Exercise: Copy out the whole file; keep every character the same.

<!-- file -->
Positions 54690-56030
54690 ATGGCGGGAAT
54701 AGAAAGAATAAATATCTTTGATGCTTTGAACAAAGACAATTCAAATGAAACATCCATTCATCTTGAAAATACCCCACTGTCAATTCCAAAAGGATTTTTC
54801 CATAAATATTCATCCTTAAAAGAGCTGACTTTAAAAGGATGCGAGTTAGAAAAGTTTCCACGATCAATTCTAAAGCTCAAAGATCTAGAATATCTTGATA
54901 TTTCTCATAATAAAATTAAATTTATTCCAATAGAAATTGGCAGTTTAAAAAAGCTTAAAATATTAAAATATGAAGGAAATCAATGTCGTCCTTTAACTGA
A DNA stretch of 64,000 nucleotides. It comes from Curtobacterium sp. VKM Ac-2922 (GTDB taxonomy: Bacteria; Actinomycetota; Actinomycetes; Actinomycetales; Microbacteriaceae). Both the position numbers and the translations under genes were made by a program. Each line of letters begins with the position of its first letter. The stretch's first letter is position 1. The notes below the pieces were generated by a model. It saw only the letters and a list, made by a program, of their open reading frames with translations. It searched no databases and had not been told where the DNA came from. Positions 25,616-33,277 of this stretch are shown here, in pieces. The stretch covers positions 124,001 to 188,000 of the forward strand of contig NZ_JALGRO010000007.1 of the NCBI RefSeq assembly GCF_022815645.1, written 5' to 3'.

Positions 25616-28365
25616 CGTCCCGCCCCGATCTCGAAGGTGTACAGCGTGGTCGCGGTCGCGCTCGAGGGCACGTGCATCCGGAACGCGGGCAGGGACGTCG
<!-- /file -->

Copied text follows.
Positions 54690-56030
54690 ATGGCGGGAAT
54701 AGAAAGAATAAATATCTTTGATGCTTTGAACAAAGACAATTCAAATGAAACATCCATTCATCTTGAAAATACCCCACTGTCAATTCCAAAAGGATTTTTC
54801 CATAAATATTCATCCTTAAAAGAGCTGACTTTAAAAGGATGCGAGTTAGAAAAGTTTCCACGATCAATTCTAAAGCTCAAAGATCTAGAATATCTTGATA
54901 TTTCTCATAATAAAATTAAATTTATTCCAATAGAAATTGGCAGTTTAAAAAAGCTTAAAATATTAAAATATGAAGGAAATCAATGTCGTCCTTTAACTGA
A DNA stretch of 64,000 nucleotides. It comes from Curtobacterium sp. VKM Ac-2922 (GTDB taxonomy: Bacteria; Actinomycetota; Actinomycetes; Actinomycetales; Microbacteriaceae). Both the position numbers and the translations under genes were made by a program. Each line of letters begins with the position of its first letter. The stretch's first letter is position 1. The notes below the pieces were generated by a model. It saw only the letters and a list, made by a program, of their open reading frames with translations. It searched no databases and had not been told where the DNA came from. Positions 25,616-33,277 of this stretch are shown here, in pieces. The stretch covers positions 124,001 to 188,000 of the forward strand of contig NZ_JALGRO010000007.1 of the NCBI RefSeq assembly GCF_022815645.1, written 5' to 3'.

Positions 25616-28365
25616 CGTCCCGCCCCGATCTCGAAGGTGTACAGCGTGGTCGCGGTCGCGCTCGAGGGCACGTGCATCCGGAACGCGGGCAGGGACGTCG